Doughnut City Portrait Workshop with Movimiento por el Agua (MOJA AC) to empower a group of agricultural women entrepreneurs

Link to Circular City Week

3. Construct

Individual or institutional diagnostic of their sustainability challenges, and recommendations on addressing them. We have made 2 institutional diagnostics using the Doughnut Economic City Portrait methodology, for an NGO and an enterprise. The feedback of both these workshops resulted positive reflections of how to bring interdisciplinarity and ownership over their sustainability transition processes.

Our Learnings

To get to where we are now, we have been working with around 20 volunteers that have participated with their knowledge, experiences, and networks to shape the Coalition as it is today. We greatly thank each of them for their time, ideas, and support in this process!

Based on our journey of the past years, we are happy to share some of the lessons we learned whilst building a Doughnut Economic Coalition to promote sustainability transition processes:

  1. The doughnut gives you the principles and reference points to define what a sustainability future could look like in the international sphere, but it does not give the content of the local necessities. Thus, if your aim is to understand what your local doughnut should look like, you can do it in two (complementary) ways: make a data analysis with the local indicators available, and/or ask the stakeholders themselves about their opinion of what the doughnut topics should be.
  2. The doughnut requires people to make it actionable. Working together with others since the beginning will enrich your creativity and resources to make this possible. It is good to actively select stakeholders, but also to work with the ones that look for you, who share similar goals, interests, and energy.
  3. If you want to make an actionable doughnut, there are many ways to do so. It is good to find a purpose and audience in your coalition to make an active community. Is it a doughnut that serves to inform, transform, or learn?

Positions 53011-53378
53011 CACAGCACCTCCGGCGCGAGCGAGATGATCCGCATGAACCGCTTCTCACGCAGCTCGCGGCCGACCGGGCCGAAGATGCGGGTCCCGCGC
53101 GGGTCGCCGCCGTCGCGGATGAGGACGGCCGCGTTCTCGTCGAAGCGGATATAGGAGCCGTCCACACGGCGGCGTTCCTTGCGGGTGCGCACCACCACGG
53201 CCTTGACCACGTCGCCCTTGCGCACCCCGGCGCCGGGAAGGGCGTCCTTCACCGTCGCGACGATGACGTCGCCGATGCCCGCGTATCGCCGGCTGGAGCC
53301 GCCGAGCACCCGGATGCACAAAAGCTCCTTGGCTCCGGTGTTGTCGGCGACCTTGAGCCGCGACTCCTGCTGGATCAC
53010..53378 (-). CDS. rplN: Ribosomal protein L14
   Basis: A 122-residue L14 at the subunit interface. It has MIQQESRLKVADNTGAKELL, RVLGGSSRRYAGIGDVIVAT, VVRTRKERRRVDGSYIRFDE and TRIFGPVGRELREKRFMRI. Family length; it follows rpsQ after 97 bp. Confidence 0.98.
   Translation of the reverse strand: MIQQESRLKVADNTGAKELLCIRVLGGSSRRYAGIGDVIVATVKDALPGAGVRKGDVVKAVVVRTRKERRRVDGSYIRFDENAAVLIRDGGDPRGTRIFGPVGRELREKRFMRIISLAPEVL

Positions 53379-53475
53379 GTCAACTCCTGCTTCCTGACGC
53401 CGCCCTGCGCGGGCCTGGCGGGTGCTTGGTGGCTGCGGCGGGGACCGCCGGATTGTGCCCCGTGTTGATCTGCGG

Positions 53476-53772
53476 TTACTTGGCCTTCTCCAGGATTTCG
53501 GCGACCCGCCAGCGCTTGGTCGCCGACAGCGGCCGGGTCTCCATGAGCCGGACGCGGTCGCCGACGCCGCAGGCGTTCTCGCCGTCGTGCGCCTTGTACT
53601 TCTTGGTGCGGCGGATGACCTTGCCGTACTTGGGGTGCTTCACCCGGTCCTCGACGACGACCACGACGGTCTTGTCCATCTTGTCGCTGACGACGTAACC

4. When working with sustainability stakeholders (people interested in being part of the coalition), make mutual expectations clear from the start: identify what each of the stakeholders is interested in, what they want and can contribute to, what you expect from them and what you can and cannot provide. 
  5. Finding a structure that differentiates and distributes roles of the coalition members according to their availability, interest and type of support is very useful. In the case of the doughnut coalitions, it is useful to differentiate the members who are organizing the Coalition’s activities and other types of members that are making different activities. This serves to have clarity of what type of coalition you are building, and of how and why stakeholders are working together, even when the structure continues to change through time. 
  6. When working with volunteers, there may be important time availability constraints. However, it is important to keep a certain consistency in the work and maintain the team energy. For this, there should be certain guidance plans to what can people contribute to, and ways where their work and time has been acknowledged and recognized.
  7. It may seem that you are starting from scratch at the beginning, but THIS IS NOT TRUE! There will generally be previous work with a similar sustainability/circular economy/ecological perspective to reach a safe and just space in the place where you are working. Try to reach out to those people to learn from their past work, what their information or implementation gaps are, and what can you/they bring to the process.

What do we need to strengthen the Coalition?

After our two initial years of work, we have developed sufficient information to start the hands-on work. However, even when we have had constant interest of volunteers, we have acknowledged that we also need additional resources to have the quality of work we desire. For this, it is not possible to make it without sufficient human resources. For this reason, our current needs include:

  1. Funding. Initial funding to create a high-quality, and long-lasting platform to support sustainability stakeholders. Funding is also required to implement our first accelerate pilot project where we aim to achieve a collaboration between multiple stakeholders of different groups to promote the scaling of rainwater catchment methods in Mexico City schools with a governance approach. After this initial funding, we already have a business model to make a sustainable platform.
  2. Human Resources. As we have seen the need for a long-term platform, we require that there are other volunteers or human resources that can take time to support the projects and ideas that have been built during our processes to promote sustainability transitions based on the doughnut economic principles. 
  3. Strategic partnerships. Even though there has been interest in our approach, we do not yet have confirmation of some strategic partnerships that could help us strengthen our impact.  We have already started to work on this, but we are still in the process of connecting with other relevant stakeholders that can support us to promote sustainability transitions. We believe strategic partnerships are those people and institutions who are now sustainability decisionmakers who are making or advising on the water and energy policies, supporting related projects financially, or have the academic technical expertise that can confirm our learnings, results, and processes.